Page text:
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Duplicate Your Favorite Jeans

Make a pattern without taking them apart.
Threads #180, Aug./Sept. 2015
Custom jeans (left), in the fabric of your choice, have the same fit and silhouette as your ready-to-wear jeans (right). Fabric: Cotton-spandex print denim, EmmaOneSock.com. Jack Deutsch; all others, Sloan Howard. Stylist: Jessica Saal. Hair and makeup: AgataHelena.com. Styling credits: top—Vince Camuto (LordAndTaylor.com), shoes—JCrew.com; top—Calvin Klein (Macys.com), belt—stylist’s own, shoes—BCBGeneration (DSW.com).
Updated May 2022

Great-fitting jeans are a treasure. They’re comfortable and flattering. If you find them in ready-to-wear, you’re likely to discover that the style has been discontinued a season later—just when you’ve come to rely on them as a wardrobe staple. There’s no need to fret, because you can copy them easily. Instead of trying to engineer a commercial pattern into the style you like, you can make a pattern directly from the garment, and there’s no need to take the pants apart.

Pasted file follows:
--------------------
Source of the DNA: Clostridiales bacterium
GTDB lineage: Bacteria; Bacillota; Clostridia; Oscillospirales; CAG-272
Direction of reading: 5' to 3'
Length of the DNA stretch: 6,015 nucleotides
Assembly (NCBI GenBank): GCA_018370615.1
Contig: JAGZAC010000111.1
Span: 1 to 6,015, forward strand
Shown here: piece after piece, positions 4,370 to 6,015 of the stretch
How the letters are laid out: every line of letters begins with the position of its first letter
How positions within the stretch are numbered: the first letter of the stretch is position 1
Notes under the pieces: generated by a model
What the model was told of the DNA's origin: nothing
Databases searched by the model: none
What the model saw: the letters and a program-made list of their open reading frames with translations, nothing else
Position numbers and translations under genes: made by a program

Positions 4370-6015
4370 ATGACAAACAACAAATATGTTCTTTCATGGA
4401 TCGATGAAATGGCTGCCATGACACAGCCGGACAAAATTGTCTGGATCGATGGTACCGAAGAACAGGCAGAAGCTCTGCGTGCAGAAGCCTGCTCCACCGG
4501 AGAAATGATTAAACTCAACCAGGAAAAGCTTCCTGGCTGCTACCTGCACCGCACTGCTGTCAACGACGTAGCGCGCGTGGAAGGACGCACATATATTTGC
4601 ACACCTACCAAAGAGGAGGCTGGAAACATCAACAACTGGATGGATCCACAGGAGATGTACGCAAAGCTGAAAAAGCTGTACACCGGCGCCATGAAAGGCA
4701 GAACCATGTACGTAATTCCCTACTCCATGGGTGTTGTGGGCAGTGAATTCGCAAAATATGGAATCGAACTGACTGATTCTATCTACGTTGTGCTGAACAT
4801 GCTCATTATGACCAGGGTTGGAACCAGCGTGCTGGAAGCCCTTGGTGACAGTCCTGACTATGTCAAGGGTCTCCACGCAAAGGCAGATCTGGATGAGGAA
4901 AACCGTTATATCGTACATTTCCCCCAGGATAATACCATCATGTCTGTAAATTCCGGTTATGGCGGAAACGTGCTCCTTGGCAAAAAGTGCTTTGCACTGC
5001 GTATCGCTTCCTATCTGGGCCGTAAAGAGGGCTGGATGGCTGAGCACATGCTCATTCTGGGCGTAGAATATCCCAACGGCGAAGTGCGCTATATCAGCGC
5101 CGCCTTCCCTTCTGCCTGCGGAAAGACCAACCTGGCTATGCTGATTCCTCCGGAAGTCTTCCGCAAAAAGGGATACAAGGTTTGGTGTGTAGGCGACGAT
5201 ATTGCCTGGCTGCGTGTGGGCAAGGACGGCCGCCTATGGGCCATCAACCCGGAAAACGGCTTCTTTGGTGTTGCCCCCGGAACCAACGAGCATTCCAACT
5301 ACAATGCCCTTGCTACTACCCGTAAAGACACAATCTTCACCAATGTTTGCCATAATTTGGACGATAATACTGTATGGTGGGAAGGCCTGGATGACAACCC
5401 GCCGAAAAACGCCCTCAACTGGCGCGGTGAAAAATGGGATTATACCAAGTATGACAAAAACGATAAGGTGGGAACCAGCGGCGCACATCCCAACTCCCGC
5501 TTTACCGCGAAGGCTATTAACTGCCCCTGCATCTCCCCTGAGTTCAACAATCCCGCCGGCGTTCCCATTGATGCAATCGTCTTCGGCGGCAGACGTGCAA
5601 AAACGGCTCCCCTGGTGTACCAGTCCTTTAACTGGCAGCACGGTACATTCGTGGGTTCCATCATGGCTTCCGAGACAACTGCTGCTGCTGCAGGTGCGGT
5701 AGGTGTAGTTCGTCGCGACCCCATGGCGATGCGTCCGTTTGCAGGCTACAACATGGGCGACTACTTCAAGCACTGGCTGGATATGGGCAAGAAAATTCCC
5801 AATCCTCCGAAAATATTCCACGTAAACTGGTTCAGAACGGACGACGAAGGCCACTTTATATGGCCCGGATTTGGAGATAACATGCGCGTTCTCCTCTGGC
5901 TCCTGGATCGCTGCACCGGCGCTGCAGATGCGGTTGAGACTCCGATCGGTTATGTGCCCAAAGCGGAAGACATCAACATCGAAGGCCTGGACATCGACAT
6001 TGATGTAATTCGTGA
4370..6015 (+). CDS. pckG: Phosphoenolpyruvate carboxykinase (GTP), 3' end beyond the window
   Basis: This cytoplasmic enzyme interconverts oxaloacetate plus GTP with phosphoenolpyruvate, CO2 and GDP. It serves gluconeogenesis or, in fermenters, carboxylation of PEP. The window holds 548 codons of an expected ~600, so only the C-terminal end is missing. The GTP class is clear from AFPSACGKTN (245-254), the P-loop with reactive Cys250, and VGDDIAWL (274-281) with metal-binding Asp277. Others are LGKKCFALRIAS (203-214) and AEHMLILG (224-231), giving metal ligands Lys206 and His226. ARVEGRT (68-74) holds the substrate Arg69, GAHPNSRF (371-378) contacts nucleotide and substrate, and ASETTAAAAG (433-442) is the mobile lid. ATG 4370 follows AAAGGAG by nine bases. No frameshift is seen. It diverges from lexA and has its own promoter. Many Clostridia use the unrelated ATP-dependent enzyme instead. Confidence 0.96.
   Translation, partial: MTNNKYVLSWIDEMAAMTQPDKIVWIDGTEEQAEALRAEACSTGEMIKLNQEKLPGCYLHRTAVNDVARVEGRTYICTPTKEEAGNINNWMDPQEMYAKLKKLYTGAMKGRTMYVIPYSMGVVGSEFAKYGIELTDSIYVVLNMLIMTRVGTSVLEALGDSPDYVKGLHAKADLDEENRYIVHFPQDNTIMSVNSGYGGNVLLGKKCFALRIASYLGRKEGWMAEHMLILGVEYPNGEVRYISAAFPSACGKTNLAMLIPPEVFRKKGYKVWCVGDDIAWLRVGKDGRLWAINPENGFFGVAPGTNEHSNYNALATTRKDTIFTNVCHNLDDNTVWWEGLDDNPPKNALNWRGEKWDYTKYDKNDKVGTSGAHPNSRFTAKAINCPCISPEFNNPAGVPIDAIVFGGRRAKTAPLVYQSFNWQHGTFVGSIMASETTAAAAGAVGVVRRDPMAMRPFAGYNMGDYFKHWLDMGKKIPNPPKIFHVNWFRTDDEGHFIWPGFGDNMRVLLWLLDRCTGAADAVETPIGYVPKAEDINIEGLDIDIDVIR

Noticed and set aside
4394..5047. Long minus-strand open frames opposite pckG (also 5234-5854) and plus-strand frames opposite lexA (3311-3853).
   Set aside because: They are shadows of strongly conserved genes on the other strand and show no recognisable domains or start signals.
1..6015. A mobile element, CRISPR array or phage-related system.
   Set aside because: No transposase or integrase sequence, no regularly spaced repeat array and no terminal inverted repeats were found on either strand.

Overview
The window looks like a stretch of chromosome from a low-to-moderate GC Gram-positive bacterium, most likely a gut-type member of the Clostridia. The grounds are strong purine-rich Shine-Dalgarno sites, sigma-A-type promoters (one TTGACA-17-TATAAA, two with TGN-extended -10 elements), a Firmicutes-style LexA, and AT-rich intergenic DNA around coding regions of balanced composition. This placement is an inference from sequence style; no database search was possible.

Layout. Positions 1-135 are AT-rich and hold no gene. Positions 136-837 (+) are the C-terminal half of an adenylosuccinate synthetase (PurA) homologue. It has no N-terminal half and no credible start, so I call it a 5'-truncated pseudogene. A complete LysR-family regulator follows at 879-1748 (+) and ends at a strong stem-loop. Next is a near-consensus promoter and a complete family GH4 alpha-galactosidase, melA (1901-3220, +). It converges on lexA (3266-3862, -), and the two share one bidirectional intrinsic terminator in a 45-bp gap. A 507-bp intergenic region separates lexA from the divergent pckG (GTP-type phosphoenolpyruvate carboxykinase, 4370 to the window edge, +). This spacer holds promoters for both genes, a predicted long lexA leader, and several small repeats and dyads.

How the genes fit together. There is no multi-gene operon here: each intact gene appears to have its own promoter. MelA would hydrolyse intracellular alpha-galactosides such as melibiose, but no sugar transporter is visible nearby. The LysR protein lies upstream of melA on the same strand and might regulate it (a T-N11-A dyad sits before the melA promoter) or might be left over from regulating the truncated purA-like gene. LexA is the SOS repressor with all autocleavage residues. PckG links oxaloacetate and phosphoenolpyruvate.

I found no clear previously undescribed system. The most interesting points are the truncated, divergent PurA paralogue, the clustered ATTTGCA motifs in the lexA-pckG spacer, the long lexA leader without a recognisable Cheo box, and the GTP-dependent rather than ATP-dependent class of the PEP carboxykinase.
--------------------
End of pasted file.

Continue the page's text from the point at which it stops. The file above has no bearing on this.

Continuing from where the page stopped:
The rub-off technique shown is simple to understand and requires few supplies and no previous patternmaking experience. It involves tracing a pattern directly from an existing pair of pants. Your first attempts will take a little longer, but you’ll be surprised at how quickly you master the process. Your pattern won’t have sewing instructions, of course, so you may want to refer to a general sewing book, such as the Threads Sewing Guide (The Taunton Press, 2011), or a pattern that has similar features.

When making your new pants, be sure to match the fabric characteristics to those of the original as closely as possible. If you experiment with different fabrics, the pattern may require some adjustments. You can use the rub-off technique to copy almost any garment you like, and remake it as many times as you wish.

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